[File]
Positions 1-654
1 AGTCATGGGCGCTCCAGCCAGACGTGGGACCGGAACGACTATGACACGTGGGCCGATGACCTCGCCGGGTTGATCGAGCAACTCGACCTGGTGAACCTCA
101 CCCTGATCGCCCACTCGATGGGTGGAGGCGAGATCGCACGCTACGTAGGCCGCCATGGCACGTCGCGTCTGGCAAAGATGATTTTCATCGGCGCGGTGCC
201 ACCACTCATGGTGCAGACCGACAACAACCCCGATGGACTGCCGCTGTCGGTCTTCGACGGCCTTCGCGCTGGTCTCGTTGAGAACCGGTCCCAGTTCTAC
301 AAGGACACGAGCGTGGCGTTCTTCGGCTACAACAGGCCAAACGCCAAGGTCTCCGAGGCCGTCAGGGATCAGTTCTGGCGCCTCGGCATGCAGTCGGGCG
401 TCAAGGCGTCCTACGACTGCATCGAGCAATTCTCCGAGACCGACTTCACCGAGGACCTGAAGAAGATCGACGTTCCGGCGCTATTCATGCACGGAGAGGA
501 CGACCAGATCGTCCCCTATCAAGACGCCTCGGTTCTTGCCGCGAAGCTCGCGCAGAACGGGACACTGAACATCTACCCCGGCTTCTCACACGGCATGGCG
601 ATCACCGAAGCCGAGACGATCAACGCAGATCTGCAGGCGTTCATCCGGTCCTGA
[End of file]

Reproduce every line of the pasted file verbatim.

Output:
Positions 1-654
1 AGTCATGGGCGCTCCAGCCAGACGTGGGACCGGAACGACTATGACACGTGGGCCGATGACCTCGCCGGGTTGATCGAGCAACTCGACCTGGTGAACCTCA
101 CCCTGATCGCCCACTCGATGGGTGGAGGCGAGATCGCACGCTACGTAGGCCGCCATGGCACGTCGCGTCTGGCAAAGATGATTTTCATCGGCGCGGTGCC
201 ACCACTCATGGTGCAGACCGACAACAACCCCGATGGACTGCCGCTGTCGGTCTTCGACGGCCTTCGCGCTGGTCTCGTTGAGAACCGGTCCCAGTTCTAC
301 AAGGACACGAGCGTGGCGTTCTTCGGCTACAACAGGCCAAACGCCAAGGTCTCCGAGGCCGTCAGGGATCAGTTCTGGCGCCTCGGCATGCAGTCGGGCG
401 TCAAGGCGTCCTACGACTGCATCGAGCAATTCTCCGAGACCGACTTCACCGAGGACCTGAAGAAGATCGACGTTCCGGCGCTATTCATGCACGGAGAGGA
501 CGACCAGATCGTCCCCTATCAAGACGCCTCGGTTCTTGCCGCGAAGCTCGCGCAGAACGGGACACTGAACATCTACCCCGGCTTCTCACACGGCATGGCG
601 ATCACCGAAGCCGAGACGATCAACGCAGATCTGCAGGCGTTCATCCGGTCCTGA